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Distinct biochemical signatures characterize peripherin isoform expression in both traumatic neuronal injury and motor neuron disease.

Publication Type:

Journal Article

Source:

J Neurochem, Volume 114, Issue 4, p.1177-92 (2010)

Keywords:

Amyotrophic Lateral Sclerosis, Animals, Biomarkers, Brain Injuries, Disease Models, Animal, Gene Expression Regulation, Intermediate Filament Proteins, Male, Membrane Glycoproteins, Mice, Mice, Inbred C57BL, Mice, Knockout, Mice, Transgenic, Motor Neuron Disease, Nerve Crush, Nerve Tissue Proteins, Peripherins, Protein Isoforms, Proteomics, Sciatic Nerve

Abstract:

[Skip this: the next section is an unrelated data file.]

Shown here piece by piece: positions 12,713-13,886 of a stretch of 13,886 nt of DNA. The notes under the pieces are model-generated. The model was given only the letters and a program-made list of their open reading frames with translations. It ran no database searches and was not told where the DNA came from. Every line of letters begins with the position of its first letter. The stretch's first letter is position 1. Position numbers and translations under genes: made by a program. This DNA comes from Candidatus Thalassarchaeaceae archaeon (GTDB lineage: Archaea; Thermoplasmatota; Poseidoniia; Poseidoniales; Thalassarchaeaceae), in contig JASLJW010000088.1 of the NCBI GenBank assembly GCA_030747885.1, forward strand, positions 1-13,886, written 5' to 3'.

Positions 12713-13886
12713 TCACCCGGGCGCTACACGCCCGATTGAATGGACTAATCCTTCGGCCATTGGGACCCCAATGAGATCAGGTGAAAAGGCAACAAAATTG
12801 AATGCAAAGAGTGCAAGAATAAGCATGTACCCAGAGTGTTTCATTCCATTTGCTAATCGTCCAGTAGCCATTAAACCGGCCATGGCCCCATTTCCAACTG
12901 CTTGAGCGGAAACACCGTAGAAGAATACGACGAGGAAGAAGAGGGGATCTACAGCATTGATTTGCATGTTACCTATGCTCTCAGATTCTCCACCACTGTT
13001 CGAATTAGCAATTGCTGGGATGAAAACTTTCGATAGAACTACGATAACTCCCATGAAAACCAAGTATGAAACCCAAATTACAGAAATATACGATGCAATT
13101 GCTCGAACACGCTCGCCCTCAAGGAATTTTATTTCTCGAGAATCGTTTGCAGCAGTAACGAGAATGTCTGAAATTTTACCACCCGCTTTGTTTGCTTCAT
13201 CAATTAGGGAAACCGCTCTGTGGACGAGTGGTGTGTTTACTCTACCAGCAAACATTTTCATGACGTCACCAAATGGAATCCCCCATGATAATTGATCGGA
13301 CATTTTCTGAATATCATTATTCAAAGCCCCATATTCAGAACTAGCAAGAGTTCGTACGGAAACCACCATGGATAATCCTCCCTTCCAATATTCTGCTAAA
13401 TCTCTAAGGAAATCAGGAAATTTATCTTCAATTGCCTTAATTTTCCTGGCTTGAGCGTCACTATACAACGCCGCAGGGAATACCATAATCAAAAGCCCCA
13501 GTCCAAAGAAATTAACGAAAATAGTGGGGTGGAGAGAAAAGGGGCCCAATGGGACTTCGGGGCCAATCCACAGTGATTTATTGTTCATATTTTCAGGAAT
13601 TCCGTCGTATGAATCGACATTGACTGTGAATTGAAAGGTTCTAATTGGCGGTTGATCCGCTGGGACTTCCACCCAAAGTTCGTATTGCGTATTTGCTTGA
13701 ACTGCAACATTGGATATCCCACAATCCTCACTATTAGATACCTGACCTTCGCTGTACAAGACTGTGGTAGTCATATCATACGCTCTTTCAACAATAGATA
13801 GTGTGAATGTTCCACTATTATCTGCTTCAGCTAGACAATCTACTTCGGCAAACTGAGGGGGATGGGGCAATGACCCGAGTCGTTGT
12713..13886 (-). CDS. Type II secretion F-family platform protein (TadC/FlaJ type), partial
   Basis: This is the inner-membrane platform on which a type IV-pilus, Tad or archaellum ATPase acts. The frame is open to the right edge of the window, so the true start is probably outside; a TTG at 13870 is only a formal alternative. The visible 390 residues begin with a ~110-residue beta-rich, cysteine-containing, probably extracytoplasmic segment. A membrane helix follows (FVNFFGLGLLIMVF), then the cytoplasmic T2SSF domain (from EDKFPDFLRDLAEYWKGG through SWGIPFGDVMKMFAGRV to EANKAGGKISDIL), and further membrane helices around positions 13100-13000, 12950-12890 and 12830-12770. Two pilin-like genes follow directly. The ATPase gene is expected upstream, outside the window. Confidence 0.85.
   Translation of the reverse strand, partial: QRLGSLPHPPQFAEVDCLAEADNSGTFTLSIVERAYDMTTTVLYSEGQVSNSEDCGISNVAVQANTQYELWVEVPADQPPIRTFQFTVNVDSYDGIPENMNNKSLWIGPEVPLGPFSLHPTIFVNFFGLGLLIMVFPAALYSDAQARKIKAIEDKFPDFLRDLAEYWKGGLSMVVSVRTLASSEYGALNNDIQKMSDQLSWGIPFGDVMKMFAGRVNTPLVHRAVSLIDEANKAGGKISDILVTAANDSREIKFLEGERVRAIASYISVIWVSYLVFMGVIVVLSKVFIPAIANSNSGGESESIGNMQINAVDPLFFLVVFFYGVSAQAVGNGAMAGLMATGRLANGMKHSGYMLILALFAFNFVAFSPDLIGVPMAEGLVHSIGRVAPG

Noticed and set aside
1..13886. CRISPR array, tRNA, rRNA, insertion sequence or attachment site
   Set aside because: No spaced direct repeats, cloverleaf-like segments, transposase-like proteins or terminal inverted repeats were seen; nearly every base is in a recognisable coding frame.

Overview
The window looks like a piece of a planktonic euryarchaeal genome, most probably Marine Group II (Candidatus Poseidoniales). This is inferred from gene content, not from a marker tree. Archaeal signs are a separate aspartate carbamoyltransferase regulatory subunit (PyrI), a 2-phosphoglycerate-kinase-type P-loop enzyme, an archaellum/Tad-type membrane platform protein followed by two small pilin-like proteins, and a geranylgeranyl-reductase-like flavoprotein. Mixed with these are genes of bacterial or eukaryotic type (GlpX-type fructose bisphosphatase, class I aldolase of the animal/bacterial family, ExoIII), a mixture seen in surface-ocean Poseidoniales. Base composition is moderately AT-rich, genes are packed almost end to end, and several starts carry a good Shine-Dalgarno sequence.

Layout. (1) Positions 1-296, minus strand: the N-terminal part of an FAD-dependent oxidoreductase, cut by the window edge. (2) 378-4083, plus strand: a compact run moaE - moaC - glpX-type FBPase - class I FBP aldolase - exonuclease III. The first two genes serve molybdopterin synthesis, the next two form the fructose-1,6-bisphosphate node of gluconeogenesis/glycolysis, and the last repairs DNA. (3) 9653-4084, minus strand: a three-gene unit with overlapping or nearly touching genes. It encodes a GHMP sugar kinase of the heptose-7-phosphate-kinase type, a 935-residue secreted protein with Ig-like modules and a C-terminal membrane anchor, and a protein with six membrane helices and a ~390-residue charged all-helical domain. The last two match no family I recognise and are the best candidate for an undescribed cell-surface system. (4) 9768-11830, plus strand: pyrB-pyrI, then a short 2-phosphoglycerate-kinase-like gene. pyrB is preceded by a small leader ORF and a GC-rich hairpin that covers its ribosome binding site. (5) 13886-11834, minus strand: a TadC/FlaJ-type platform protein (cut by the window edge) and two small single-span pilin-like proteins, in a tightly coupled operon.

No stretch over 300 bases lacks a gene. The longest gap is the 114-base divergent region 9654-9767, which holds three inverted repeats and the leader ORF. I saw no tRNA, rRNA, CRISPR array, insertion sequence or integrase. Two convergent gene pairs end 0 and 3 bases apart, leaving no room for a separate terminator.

<p>Peripherin is a type III intermediate filament protein that is up-regulated during neuronal injury and is a major component of pathological inclusions found within degenerating motor neurons of patients with amyotrophic lateral sclerosis (ALS). The relationship between these inclusions and their protein constituents remains largely unknown. We have previously shown that peripherin expression is characterized by tissue-specific, intra-isoform associations that contribute to filament structure; changes to the normal isoform expression pattern is associated with malformed filaments and intracellular inclusions. Here, we profile peripherin isoform expression and ratio changes in traumatic neuronal injury, transgenic mouse models of motor neuron disease, and ALS. Extensive western blot analyses of Triton X-100 soluble and insoluble fractions of neuronal tissue from these conditions revealed significant changes in peripherin isoform content which could be differentiated by electrophoretic banding patterns to produce distinct peripherin biochemical signatures. Significantly, we found that the pattern of peripherin expression in ALS most closely approximates that of peripherin over-expressing mice, but differs with regard to inter-individual variations in isoform-specific expression. Overall, these results provide important insights into complex post-transcriptional processes that may underlie a continuum between peripherin-mediated neuronal repair and its role in the pathogenesis of motor neuron disease.</p>

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